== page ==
When volume I of Saga, by Brian K. Vaughn and Fiona Staples, begins, something remarkable has happened. Alana, one of the wings, is giving birth to a child conceived with Marko, one of the horns. Minutes later, soldiers storm in and try to kill them. Marko and Alana go on the run. Mercenaries are sent after them, with orders to kill them and kidnap their child. Vaughn and Staples let their story roam across worlds to introduce us to the hunters, their bosses, and the history that led us up to his point. One touch that I simply loved was that Hazel, Alana and Marko’s daughter, also acts as a narrator in this story. She hints at what will happen later and raises the stakes of the story even higher.

Saga is full of wonderful characters and the universe they inhabit is stunningly rich. In just the first volume there are ghosts and rocketships made of trees, monstrous spider assassins, a cat that can tell when you’re lying, magic, and sinister robots. I enjoyed volume I so much that I immediately bought volume II so I could see what happens next.

Saga, Volume II

In Volume II, Marko and Alana have been joined by Marko’s parents–who were somewhat shocked to find that he’d married someone they considered the enemy. Marko’s mother does not take it well. She gets even more irritated when her son rushes off to rescue their ghost babysitter. Alana and Marko are still being tracked across the galaxy, but this time another hunter has joined in: Marko’s ex-fiancee, Gwendolyn. There’s so much story packed into this volumes that trying to explain it here wouldn’t do the story justice.

Besides, you need to see the artwork.

Talking about images on this blog is unusual for me. But, you kind of have to when you’re reviewing a graphic novel. Fiona Staples’ artwork is beautiful and bold; the colors are vibrant. I loved that its style is understated. Staples doesn’t go for absolute realism, but each frame is incredibly detailed. The images do so much heavy lifting in Saga that I think a print only version would run to several heavy volumes to try and capture the sheer imagination at play here.

I can hardly wait for volume III to come out next month.

Hyperbole and a Half: Unfortunate Situations, Flawed Coping Mechanisms, Mayhem, and Other Things That Happened, by Allie Brosh

I received a free copy of this ebook to review from NetGalley, on behalf of the publisher. It will be released 29 October 2013.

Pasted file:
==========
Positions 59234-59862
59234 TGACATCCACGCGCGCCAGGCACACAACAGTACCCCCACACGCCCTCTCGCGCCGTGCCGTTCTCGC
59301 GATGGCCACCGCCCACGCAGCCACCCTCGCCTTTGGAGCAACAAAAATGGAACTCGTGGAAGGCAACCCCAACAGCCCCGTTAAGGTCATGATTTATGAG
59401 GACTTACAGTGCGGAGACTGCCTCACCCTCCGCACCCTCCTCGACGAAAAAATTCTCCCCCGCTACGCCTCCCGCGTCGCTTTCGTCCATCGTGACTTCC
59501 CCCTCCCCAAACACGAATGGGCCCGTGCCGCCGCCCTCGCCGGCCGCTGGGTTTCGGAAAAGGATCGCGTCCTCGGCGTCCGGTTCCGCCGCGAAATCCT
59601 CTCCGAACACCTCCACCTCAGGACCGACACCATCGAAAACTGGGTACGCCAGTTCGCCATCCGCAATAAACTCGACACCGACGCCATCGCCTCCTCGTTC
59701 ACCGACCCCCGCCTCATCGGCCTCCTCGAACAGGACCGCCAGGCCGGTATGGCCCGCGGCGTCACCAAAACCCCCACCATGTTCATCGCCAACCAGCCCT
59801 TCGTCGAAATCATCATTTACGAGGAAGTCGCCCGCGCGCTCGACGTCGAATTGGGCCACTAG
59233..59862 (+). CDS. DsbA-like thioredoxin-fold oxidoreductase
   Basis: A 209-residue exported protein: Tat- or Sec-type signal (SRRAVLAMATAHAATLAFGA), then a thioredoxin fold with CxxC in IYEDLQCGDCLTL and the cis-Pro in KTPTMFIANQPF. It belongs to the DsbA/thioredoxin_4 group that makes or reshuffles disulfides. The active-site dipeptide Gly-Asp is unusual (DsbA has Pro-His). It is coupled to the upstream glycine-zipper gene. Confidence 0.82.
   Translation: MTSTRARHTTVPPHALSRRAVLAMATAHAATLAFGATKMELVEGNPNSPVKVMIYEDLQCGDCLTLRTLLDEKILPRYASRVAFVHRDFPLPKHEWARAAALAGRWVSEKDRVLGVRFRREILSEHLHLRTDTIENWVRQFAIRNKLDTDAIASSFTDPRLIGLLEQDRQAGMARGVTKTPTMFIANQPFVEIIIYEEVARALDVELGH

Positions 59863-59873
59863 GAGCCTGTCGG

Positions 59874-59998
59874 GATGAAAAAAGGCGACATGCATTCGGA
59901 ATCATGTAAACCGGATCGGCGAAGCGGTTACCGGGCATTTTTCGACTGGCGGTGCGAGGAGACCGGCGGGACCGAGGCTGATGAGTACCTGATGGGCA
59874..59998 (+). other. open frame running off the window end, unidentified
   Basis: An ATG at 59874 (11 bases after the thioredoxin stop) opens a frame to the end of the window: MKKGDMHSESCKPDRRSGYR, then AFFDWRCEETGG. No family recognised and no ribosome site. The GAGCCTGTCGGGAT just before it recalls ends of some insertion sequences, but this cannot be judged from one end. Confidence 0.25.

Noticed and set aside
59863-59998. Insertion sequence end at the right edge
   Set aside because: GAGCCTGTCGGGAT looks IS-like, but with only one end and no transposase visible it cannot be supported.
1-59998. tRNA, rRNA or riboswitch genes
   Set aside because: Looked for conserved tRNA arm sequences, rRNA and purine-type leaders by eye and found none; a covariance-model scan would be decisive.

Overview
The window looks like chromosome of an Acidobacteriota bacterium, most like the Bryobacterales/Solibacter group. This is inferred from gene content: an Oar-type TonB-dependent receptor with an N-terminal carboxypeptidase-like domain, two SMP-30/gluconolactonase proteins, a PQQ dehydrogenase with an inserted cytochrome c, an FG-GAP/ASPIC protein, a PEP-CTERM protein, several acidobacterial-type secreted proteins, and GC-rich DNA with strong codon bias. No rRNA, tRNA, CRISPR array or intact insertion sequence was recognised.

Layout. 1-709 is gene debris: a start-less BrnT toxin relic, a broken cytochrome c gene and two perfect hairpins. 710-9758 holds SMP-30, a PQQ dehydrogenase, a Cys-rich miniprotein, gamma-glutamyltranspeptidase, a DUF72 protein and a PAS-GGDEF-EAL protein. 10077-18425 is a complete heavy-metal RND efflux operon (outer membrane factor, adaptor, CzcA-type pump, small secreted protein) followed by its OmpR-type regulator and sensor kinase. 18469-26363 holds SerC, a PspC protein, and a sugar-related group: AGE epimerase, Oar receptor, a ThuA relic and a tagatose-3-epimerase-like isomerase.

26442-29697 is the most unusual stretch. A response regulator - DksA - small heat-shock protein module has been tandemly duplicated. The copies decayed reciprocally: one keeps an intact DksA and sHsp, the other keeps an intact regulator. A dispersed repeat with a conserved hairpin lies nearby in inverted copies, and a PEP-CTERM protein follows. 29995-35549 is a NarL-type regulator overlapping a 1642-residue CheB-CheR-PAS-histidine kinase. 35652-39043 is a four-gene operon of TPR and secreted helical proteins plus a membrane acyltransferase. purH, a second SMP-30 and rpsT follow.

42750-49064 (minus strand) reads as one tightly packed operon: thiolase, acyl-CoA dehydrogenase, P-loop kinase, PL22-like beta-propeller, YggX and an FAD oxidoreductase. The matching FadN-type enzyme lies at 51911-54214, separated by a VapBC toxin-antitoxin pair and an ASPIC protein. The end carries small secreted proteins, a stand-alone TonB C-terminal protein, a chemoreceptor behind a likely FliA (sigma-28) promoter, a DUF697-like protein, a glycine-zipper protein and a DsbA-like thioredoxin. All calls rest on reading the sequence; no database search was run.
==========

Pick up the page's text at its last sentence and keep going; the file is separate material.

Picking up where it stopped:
17571564Allie Brosh reminds me of a few people I’ve met in my life, the people who things just happen to. They’re magnets for chaos and weirdness. And they always have the best stories. I’ve been a fan of Allie Brosh since I ran across her blog, Hyperbole and a Half, a few years ago. I couldn’t read her posts in public, because the blend of expressive drawings and unabashed confession would have me chortling and laughing so hard that taking a drink would be hazardous to my health. When Brosh stopped posting regularly to her blog, I–like many other fans–worried about her. She returned to her blog with the most moving description of depression I have ever come across. There was much rejoicing on the Interwebs when Brosh came back.

When I learned that her biographical book, Hyperbole and a Half, was still a go, I waited impatiently for its release date. When I saw the book on offer at NetGalley, I clicked the request button and kept my fingers crossed. (Publishers, never fear, I will buy this book as soon as it comes out.)

Hyperbole and a Half (the book) is about half new and half already published stories about Brosh’s life, arranged unchronologically. You’ll see the hilarious story of the time Brosh ate an entire cake, move to a new state with simple dog and helper dog, got lost in the woods with her mother and sister, and try to chase a goose out of her house with the somewhat inept help of her boyfriend. And, of course, you’ll see Brosh learning to cope with her anxieties and depression. Having seen others go through this personally, I have to say again that Brosh nails it. Serious depression requires more than having well-meaning friends and family tell you to cheer up and more than trying to will yourself out of it. Brosh shares her whole experience, without any hint of shame. Those chapters are incredibly brave, and I wanted to reach through the pages to hug Brosh’s cartoon avatar.